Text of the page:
Friday, December 30, 2016

Emotionally Abusive Relationships: Part 2

Emotionally Abusive Relationships: Part 2


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In Part One this series, I offered a relationship scenario that subtly but powerfully indicated some of the manifestations of emotional abuse.  Research shows that women and men equally take on the role of either the abuser or the person who is victimized. Emotional abuse can occur in any kind of relationship: intimate partners; a parent and a child; two friends; siblings; a boss and his or her employee; or between colleagues.  Although the emotionally abusive interplay between people can fly under the radar or be minimized or rationalized by either person, the cumulative effect takes a profound toll, particularly on one’s sense of self-worth and self-esteem.  Here are just a few of the classic red flags to look for when considering the possibility that the dynamics in a relationship are emotionally abusive:
  • Communication is designed to humiliate, shame, or demean.  The abuser enjoys “finding fault” with or “correcting” their partner, frequently pointing out their mistakes as a way to put them down both privately and in front of other people.
  • The abuser frequently belittles or disregards the other person’s thoughts, feelings, opinions, suggestions, or ideas, making it unsafe for them to freely or safely express themselves. In addition, they disregard the other person’s right to privacy or boundaries.
  • Teasing and sarcasm are employed to make the other person appear foolish. Yet when the victim complains they are accused of being “overly sensitive” or not having a sense of humor.
  • The abuser seeks to control all aspects of the relationship through financial withholding, verbal or physical intimidation, sex, granting or denying “permission,” stalking or harassing, or by making unilateral decisions that impact the other person.
  • The victim often feels “punished” by the abuser and over time is brainwashed into believing that they deserve the maltreatment they’ve received.
  • The abuser is usually emotionally distant and unavailable, forcing their partner to “work for” even the smallest degree of validation, support, or comfort. The victim is also made to feel guilt for wanting any emotional connection at all.
Since all of these behaviors are “normalized” or justified by the abuser, they create tremendous confusion and self-doubt in the victim.  Part of why it’s so difficult for the victim to summon the courage to leave an emotionally abusive relationship is because they continually question their right to be upset, afraid, angry, or unhappy.  In these situations, the support, guidance and encouragement of a well trained professional who understands the nuances of emotional abuse becomes a necessary resource.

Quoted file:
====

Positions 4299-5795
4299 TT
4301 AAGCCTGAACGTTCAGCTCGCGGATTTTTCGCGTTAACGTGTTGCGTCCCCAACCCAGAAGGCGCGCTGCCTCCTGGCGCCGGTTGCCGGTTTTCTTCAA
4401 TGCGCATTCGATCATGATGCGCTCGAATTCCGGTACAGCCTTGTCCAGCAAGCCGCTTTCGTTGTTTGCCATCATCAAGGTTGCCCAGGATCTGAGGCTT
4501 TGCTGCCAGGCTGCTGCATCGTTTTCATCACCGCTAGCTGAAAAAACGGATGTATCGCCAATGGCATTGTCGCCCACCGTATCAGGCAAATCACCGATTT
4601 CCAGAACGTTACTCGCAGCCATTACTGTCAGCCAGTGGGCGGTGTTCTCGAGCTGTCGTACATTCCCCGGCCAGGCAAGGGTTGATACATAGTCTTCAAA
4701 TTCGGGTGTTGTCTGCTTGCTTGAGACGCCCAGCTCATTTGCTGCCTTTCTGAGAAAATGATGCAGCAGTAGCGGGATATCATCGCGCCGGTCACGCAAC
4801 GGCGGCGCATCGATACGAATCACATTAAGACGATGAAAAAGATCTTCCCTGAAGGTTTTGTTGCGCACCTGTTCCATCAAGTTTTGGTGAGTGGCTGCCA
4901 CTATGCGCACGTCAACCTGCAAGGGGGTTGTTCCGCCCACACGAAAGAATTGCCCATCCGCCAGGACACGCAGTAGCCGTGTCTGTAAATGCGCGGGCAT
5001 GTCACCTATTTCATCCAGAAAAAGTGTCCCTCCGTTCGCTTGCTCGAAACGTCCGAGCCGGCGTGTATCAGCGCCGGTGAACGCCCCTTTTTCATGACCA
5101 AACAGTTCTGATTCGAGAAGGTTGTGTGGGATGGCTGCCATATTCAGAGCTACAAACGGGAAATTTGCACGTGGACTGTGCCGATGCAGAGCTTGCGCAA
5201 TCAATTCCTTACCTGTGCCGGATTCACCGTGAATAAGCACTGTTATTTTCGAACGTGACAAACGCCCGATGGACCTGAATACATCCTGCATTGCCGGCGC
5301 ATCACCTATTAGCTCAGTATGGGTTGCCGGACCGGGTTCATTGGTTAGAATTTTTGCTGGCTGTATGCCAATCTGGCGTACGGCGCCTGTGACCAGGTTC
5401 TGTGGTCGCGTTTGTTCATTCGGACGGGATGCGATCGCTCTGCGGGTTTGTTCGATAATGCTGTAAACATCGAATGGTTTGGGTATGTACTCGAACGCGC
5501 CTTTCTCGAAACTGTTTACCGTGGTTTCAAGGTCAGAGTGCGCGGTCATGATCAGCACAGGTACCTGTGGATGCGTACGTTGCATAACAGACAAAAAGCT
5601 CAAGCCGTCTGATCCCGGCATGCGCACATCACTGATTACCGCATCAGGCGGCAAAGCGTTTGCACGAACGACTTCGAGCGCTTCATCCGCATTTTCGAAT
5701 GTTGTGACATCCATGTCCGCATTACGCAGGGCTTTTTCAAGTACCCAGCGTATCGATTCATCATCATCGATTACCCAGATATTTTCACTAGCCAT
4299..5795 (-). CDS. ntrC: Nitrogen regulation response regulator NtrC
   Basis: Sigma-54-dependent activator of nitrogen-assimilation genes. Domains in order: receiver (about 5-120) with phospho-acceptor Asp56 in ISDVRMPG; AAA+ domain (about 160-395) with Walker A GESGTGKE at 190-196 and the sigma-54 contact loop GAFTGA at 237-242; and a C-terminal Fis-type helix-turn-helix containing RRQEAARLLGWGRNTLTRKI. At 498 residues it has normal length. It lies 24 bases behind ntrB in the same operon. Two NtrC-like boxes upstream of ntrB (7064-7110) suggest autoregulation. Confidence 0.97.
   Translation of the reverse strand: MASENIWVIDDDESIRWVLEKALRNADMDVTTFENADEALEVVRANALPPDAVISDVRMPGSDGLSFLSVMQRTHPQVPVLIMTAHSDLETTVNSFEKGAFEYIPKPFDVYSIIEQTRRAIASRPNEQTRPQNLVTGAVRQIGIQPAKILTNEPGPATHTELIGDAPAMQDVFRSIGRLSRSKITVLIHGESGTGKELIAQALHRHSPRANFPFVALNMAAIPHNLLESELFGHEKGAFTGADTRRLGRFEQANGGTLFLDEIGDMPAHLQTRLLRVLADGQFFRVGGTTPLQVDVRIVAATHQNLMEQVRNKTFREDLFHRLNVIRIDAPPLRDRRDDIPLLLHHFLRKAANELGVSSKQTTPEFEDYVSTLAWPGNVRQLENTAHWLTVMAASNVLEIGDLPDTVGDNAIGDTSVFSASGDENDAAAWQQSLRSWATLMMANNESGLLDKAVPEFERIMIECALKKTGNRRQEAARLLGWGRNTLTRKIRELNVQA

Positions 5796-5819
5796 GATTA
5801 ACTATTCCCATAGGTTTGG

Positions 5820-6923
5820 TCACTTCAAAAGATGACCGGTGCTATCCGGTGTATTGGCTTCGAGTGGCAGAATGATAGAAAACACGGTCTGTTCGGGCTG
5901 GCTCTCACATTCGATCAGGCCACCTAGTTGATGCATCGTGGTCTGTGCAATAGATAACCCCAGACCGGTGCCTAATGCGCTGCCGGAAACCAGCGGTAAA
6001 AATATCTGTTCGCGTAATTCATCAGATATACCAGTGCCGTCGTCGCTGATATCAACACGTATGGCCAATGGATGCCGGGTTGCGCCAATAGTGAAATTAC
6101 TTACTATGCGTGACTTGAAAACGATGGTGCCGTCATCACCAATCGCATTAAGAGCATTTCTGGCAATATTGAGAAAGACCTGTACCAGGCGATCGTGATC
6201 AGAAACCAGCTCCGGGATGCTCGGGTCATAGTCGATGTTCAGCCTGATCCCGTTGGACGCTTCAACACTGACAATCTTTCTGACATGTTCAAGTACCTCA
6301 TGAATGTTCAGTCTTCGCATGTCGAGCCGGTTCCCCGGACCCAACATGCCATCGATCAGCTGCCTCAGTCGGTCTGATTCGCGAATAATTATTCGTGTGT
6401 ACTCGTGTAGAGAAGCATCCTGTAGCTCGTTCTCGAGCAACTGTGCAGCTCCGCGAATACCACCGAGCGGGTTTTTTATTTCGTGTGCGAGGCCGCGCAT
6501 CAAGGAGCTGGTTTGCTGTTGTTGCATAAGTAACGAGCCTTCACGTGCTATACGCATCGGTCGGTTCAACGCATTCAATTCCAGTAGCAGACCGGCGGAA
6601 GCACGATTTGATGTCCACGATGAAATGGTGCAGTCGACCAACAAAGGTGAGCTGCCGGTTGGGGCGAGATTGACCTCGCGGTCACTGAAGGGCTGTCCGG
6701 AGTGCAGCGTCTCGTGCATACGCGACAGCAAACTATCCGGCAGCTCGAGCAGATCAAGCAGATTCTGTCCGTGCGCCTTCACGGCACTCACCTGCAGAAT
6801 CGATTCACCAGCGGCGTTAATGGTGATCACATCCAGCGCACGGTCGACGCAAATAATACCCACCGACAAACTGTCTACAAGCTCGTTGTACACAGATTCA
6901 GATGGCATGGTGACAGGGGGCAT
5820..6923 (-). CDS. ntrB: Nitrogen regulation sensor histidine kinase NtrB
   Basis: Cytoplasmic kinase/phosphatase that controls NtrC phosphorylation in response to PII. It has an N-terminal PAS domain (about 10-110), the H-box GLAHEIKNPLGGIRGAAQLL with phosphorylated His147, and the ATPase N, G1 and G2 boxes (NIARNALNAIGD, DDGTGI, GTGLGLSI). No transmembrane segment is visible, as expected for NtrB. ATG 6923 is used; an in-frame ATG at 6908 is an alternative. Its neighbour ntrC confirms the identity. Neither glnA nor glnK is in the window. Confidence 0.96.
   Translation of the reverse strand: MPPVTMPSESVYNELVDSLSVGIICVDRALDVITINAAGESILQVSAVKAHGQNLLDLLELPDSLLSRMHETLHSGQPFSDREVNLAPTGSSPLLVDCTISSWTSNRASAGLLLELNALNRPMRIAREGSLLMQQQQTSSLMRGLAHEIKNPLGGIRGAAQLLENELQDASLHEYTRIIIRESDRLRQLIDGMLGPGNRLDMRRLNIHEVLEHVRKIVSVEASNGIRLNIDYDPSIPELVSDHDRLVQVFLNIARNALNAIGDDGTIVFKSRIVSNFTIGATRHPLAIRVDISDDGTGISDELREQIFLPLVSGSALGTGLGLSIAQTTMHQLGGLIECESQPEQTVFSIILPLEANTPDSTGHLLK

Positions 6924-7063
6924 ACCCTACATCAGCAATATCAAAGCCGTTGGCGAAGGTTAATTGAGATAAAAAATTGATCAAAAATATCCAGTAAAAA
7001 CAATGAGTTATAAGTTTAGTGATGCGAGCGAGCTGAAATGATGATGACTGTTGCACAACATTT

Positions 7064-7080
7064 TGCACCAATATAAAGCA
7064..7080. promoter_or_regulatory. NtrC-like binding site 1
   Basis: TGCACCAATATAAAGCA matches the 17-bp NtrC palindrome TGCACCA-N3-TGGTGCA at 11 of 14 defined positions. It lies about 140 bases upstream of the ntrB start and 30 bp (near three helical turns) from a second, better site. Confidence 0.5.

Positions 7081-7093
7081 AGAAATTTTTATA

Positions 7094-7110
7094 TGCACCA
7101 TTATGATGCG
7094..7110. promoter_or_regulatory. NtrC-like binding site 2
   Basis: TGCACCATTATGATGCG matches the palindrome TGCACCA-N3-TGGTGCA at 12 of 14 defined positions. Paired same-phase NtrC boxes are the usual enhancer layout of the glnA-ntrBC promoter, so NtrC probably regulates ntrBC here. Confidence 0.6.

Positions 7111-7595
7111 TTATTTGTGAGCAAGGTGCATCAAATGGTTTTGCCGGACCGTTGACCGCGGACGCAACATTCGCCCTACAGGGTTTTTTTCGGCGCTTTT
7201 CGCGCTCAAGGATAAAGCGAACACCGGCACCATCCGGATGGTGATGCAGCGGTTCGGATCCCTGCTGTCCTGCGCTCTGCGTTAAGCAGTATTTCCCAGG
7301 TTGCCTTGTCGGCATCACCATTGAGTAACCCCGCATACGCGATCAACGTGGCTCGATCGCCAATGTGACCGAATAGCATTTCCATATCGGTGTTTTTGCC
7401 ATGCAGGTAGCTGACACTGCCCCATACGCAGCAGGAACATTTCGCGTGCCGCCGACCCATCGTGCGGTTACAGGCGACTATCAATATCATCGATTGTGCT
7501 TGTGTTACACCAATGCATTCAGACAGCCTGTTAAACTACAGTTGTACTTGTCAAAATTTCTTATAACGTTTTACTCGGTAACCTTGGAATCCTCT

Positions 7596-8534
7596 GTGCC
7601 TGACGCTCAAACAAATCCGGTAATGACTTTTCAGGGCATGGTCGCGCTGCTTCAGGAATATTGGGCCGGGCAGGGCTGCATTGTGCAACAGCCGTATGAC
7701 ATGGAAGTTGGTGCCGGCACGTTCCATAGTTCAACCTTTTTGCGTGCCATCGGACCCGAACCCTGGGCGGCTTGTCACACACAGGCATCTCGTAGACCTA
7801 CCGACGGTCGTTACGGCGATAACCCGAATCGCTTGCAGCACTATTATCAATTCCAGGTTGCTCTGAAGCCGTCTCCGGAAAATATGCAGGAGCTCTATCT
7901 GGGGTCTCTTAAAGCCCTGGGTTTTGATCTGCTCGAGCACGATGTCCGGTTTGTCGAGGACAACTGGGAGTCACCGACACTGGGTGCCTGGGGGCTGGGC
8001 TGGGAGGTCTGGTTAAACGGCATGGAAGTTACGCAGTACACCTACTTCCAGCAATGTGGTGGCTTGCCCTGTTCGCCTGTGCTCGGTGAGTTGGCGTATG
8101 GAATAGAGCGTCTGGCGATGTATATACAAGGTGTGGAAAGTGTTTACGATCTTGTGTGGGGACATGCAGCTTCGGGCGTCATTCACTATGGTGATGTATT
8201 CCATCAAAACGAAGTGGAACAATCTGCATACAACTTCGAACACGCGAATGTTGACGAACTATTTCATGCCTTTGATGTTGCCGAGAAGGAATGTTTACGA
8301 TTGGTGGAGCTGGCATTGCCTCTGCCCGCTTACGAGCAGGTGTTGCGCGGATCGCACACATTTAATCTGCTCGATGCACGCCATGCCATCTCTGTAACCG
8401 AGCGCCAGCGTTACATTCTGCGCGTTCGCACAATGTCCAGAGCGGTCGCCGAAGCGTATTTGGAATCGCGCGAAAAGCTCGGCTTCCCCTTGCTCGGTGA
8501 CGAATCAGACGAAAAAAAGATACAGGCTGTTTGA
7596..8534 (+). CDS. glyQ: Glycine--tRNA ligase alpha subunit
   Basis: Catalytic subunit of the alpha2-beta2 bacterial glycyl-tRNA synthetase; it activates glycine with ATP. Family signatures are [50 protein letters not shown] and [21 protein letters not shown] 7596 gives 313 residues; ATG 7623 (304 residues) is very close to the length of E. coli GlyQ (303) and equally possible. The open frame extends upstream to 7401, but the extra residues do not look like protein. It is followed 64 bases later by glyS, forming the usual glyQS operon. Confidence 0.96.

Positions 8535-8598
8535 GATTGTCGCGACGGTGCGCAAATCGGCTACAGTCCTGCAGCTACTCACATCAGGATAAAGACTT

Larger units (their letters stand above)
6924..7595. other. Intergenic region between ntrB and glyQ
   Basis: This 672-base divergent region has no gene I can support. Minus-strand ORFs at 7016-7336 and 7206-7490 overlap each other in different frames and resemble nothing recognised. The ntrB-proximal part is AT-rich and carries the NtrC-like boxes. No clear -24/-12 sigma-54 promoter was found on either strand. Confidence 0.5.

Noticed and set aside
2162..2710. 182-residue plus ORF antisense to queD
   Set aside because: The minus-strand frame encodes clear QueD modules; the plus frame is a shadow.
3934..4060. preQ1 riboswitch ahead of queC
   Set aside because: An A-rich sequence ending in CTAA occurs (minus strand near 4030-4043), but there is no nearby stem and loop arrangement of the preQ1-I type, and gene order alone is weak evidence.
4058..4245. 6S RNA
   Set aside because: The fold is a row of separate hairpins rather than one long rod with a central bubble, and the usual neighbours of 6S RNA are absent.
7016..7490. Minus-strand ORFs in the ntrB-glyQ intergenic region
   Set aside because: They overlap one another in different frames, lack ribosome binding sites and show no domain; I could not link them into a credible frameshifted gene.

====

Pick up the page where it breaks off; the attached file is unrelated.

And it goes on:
If you’ve found the strength to leave this kind of relationship, please share your story to inspire others.

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Thursday, December 15, 2016


Holiday Mental Health: Merriment When You Don’t Feel Merry

Do you hate the holidays? The holiday season affects mental health. All the merriment can increase a sense of depression, anxiety, and isolation. Festivities can exacerbate the stresses and symptoms of eating disorders. In general, the people, sights, smells, and sounds can be overwhelming for almost anyone living with a mental illness.
The holiday season is here, wanted or unwanted, but you do have some control (Manage Your Mental Illness Through the Holidays). You can choose to deal with the merriment in a way that works for you even when you don't feel merry. Try these suggestions to aid your mental health through the holiday season:
  • Let time be on your side. If you must go to a merry place but don't want to, tell the host that you can only stay for a while. Knowing that you can leave at a set time can help you endure.
  • Busy yourself. Do crowds or small talk make you anxious? Distance yourself by staying busy doing something other than mingle.
  • Be selective. Chose one or two events to attend, and then politely decline other invitations.
  • Make yourself merry. If you don't have holiday festivities in your life, be merry for yourself. Pamper yourself, do what you love, and create a gratitude list.
Holidays do take a toll on mental health. Even if you don't feel merry, there are ways to tolerate the merriment of the season.

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